A Val Verde citizens’ group that sued the county over its decision to grant Chiquita Canyon Landfill an operating permit saw its case dismissed in court.
Lawyers representing members of the Val Verde Civic Association and local environmentalists were in Los Angeles Superior Court on Oct. 10.
The association sued county officials for having made what it says was a bad decision in granting the landfill an operating permit since their decision was based, allegedly, on an inadequate assessment of how the project would affect the environment.
At the end of the day in court, the judge denied the group’s petition for a writ of administrative mandamus — a request for the court to reverse a final decision made by an administrative agency.
The court’s decision was welcomed by landfill officials.
“We are pleased with the court’s decision to deny landfill opponents’ objections to Chiquita Canyon’s environmental approvals,” landfill spokesman John Musella said Thursday.
“The court stated that opponents have failed to provide any evidence of their speculation and claims,” he said. “The final environmental impact report was found by the court to have adequately analyzed the project.”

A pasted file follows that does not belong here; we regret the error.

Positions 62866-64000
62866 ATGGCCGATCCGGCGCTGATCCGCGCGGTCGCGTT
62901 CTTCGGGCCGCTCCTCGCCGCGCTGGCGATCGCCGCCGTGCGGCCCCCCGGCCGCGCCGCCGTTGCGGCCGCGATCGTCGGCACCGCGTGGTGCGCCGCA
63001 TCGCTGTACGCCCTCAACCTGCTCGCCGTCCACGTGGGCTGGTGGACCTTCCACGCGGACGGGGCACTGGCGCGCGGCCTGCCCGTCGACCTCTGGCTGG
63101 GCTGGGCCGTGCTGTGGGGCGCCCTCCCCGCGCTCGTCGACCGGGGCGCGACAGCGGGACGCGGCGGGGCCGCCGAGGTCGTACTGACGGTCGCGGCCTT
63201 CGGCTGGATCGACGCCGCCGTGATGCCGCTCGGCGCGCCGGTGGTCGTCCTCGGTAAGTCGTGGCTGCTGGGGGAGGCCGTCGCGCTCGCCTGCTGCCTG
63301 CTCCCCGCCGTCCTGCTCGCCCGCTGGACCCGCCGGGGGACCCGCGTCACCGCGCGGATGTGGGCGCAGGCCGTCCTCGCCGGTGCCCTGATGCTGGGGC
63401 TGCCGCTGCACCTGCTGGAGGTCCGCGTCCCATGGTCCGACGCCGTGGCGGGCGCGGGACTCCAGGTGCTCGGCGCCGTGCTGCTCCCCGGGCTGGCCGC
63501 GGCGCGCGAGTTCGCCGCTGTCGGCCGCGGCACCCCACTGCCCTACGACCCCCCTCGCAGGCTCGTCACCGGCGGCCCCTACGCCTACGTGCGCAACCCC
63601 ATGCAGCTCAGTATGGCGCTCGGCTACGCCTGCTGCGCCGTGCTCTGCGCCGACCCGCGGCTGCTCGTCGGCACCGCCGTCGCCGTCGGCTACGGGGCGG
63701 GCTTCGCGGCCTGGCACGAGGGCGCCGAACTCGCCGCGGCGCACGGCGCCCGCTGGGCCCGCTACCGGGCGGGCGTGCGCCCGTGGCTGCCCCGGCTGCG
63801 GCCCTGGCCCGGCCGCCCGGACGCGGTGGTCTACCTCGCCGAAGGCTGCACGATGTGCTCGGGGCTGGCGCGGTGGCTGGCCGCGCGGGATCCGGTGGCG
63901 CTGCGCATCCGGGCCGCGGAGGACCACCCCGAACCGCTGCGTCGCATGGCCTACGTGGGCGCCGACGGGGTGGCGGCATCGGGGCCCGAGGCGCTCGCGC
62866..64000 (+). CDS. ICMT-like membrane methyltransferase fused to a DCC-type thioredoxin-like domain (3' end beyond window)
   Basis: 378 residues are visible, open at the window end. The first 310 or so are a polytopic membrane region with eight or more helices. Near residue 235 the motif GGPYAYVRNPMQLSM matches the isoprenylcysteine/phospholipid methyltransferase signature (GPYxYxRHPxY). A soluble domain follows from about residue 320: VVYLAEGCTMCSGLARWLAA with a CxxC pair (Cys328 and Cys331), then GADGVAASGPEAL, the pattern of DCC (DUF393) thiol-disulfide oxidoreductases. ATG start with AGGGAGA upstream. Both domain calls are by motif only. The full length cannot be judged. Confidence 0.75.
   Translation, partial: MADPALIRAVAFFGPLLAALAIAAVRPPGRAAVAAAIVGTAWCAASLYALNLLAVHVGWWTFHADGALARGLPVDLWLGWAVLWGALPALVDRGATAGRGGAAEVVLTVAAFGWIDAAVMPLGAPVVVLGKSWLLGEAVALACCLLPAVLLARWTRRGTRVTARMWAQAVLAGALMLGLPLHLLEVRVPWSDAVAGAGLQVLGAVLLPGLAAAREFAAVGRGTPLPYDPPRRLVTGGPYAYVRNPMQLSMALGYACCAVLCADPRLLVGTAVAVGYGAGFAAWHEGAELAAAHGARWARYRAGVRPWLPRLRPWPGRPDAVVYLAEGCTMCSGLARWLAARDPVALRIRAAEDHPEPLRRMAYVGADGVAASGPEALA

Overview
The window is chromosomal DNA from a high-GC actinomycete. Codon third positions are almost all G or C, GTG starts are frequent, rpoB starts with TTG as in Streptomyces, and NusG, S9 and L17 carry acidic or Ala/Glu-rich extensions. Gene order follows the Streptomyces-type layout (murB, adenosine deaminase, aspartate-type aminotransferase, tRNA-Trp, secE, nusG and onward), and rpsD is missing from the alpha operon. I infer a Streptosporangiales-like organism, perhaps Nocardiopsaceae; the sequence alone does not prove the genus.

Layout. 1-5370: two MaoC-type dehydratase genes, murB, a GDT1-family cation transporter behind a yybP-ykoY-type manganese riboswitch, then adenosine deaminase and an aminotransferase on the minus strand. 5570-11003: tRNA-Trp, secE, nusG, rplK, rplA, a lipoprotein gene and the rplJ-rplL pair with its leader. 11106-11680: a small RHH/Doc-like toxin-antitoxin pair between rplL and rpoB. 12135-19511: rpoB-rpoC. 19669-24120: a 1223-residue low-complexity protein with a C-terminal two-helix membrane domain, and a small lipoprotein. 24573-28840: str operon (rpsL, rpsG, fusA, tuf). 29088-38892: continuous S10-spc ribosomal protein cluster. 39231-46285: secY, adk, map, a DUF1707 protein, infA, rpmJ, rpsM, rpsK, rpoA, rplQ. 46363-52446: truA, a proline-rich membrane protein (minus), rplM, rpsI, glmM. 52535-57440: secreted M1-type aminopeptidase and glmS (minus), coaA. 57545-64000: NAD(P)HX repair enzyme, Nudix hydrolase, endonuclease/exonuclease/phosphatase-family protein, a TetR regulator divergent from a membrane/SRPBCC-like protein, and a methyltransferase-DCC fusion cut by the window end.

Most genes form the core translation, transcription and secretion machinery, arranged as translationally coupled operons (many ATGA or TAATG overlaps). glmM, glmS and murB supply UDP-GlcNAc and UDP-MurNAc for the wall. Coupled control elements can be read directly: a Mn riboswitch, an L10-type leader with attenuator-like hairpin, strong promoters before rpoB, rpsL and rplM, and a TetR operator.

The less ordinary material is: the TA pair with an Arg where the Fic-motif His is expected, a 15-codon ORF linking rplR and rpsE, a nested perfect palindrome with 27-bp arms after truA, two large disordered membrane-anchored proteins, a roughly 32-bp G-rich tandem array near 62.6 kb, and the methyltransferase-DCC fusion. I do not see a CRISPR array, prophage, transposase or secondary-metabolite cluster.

Civic Association members maintained in their lawsuit that the environmental impact report presented to county decision-makers on the impacts of the landfill was inadequate and failed to properly and fully disclose many impacts to the decision makers.
The biggest concern for members of the Val Verde group, based on memos sent to county supervisors voicing official opposition to the decision made regarding Chiquita’s permit, is that air monitoring for the air-quality analysis was gathered at distant monitoring stations, some even outside the Santa Clarita Valley, they alleged.
When reached for comment on the court decision, Civic Association President Jaime Briano declined.
Lynne Plambeck, president of the Santa Clarita Organization for Planning and the Environment, or SCOPE, attended the court hearing Aug. 23.
“It is always an uphill battle for a community group to challenge a huge multinational corporation,” she said at that time.
“Val Verde has had health, air quality and odor issues from that landfill for decades … Yet the health assessment, which was conditioned to be conducted within a year, has still not happened, and now the county says they will not do continuous monitoring for (volatile organic compounds) as required,” she said.
Volatile organic compounds are commonly released through the breakdown of plastics.
On Twitter: @jamesarthurholt